If you want something to train with, you need to get something that your instructor approves of. Nothing else will matter for that.

See my point? It's not a question with a simple answer.
_________________________
Iaido - Breaking down bad habits, and building new ones.

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#381190 - 01/31/08 06:13 PM Re: Steel [Re: Charles Mahan]
Vennificus Offline
Member

Registered: 01/21/08
Posts: 206
Loc: The frozen realms of Kah-Nah-D...
he's right, what you want the blade to be like is what you should make your choice on.
Weight, durability, shinyness etc
Hell tungsten is supposed to be a good one but may crack during cooling Check out the sword article on howstuffworks.com
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Livestrong Johnnyboxcutter!!

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#381191 - 01/31/08 06:29 PM Swords and steel 101 ... [Re: Hapkid0ist]
pgsmith Offline
Member

Registered: 04/12/05
Posts: 275
Loc: Texas
Warning! Rambling and probably partly incoherent post follows ...

I am a Smith ... OK, not a sword smith, but I do know a little about what makes a decent sword since I've been looking into this very subject for quite a number of years now. A "decent" sword is the product of a number of factors all working together. Each factor has a specific importance in the eye of the prospective sword-buyer. To a relative novice that is wanting a tameshigiri blade, how easily it bends becomes a very important factor. For a higher level iaido practitioner that needs a daily practice sword, how well it is balanced becomes a more significant factor. For an epee fencer, having a blade that will retain its original shape and not stay bent or break is of overriding importance. You see where I'm heading with this right? ...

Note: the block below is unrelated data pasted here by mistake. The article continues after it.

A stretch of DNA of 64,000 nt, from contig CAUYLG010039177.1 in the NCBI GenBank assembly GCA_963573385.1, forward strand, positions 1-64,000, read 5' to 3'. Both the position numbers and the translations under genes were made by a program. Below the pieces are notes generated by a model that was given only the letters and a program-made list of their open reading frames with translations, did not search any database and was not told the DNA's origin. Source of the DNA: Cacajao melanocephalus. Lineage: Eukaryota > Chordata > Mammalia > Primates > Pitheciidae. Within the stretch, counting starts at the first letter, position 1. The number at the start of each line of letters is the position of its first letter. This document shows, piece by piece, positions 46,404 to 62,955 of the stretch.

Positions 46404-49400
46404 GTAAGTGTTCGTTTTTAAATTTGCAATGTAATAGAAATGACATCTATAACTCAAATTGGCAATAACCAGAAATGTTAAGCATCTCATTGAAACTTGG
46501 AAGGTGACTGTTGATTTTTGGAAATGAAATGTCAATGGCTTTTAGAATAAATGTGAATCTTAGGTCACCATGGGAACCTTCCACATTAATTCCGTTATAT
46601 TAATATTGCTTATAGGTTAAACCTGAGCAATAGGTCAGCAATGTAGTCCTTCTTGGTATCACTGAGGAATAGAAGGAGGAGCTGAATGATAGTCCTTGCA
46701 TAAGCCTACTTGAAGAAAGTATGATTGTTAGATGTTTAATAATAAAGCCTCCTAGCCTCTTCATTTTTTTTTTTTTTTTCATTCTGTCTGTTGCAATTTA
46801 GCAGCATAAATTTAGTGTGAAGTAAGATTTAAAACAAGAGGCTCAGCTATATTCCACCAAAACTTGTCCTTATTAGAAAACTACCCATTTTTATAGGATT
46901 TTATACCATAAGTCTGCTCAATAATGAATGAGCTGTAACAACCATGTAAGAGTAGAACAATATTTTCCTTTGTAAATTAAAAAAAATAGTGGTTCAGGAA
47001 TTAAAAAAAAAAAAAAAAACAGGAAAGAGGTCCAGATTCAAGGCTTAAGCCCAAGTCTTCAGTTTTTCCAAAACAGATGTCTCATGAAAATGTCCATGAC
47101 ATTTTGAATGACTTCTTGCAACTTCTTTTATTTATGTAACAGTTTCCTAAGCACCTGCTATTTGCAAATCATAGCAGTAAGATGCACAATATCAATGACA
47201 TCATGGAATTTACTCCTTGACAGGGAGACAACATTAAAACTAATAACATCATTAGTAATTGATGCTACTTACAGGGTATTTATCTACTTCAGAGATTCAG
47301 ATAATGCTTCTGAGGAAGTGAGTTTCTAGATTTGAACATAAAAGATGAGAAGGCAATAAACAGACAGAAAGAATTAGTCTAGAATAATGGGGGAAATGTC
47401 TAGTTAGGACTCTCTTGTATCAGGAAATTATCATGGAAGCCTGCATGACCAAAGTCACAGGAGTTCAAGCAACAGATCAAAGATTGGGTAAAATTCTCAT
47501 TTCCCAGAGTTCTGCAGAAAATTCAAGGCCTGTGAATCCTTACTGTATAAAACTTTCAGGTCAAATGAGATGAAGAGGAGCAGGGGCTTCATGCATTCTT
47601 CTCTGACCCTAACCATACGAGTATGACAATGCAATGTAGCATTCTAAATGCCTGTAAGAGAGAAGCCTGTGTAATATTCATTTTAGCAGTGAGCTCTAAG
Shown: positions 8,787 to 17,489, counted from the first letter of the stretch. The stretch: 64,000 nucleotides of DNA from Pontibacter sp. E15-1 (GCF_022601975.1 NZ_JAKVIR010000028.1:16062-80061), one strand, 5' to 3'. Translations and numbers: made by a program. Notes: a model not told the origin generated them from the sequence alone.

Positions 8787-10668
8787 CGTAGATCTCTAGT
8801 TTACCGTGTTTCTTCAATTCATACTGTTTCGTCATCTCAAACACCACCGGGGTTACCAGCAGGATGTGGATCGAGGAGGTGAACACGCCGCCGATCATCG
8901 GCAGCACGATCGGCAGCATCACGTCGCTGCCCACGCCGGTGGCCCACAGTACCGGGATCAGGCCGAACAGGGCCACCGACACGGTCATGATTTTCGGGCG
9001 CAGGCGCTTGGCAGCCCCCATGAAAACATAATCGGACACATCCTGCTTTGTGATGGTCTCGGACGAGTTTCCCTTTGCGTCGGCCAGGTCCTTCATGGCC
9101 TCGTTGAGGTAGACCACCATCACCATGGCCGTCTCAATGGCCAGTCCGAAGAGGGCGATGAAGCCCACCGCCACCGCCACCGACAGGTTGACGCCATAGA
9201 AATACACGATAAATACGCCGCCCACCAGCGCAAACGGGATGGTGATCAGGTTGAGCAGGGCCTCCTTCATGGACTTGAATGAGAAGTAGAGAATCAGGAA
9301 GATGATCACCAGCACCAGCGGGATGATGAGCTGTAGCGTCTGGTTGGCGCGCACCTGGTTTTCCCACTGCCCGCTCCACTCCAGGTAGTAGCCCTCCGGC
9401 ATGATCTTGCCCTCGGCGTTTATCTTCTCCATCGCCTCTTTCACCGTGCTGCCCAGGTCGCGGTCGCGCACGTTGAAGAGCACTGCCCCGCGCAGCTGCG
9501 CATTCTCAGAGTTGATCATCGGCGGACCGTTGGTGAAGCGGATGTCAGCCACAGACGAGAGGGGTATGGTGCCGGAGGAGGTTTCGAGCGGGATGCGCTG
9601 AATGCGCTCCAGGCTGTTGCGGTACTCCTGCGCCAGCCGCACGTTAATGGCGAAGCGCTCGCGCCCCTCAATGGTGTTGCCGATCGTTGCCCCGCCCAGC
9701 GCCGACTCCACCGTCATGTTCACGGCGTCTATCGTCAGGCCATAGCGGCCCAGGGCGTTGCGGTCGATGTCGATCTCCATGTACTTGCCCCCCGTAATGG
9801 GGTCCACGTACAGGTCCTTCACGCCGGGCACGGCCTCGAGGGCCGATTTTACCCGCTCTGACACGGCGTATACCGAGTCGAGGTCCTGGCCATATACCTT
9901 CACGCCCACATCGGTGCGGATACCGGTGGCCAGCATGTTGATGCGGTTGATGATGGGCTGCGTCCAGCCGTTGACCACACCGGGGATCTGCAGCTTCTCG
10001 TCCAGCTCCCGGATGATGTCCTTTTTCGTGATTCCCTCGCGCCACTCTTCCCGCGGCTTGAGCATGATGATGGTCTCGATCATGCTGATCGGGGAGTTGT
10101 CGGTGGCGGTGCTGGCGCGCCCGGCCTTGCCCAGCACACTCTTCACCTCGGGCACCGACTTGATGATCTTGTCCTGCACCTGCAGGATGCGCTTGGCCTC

All of the individual factors aside, a "decent" Japanese style sword will have three required characteristics. It has to be resilient enough (tough) so that it doesn't shatter with a mis-placed cut, it has to be hard enough to be able to take and hold a decent edge, and it has to be heavy enough that it will perform its role as a sword properly. All Japanese sword blades have these three factors in common, no matter what else goes into their making.

The third factor, heaviness, is what precludes the use of most exotic alloys for swords. Specially treated titanium or aircraft aluminum alloys could potentially be made hard enough to properly hold an edge, although whether their maximum hardness is enough is a point of debate. However, any of these alloys made into a sword-like shape would be too light to perform in the manner that a proper sword should. Too much effort would be required for the simple act of cutting. All of the sword techniques that we practice today were made back before exotic alloys were available (back when swords were still used).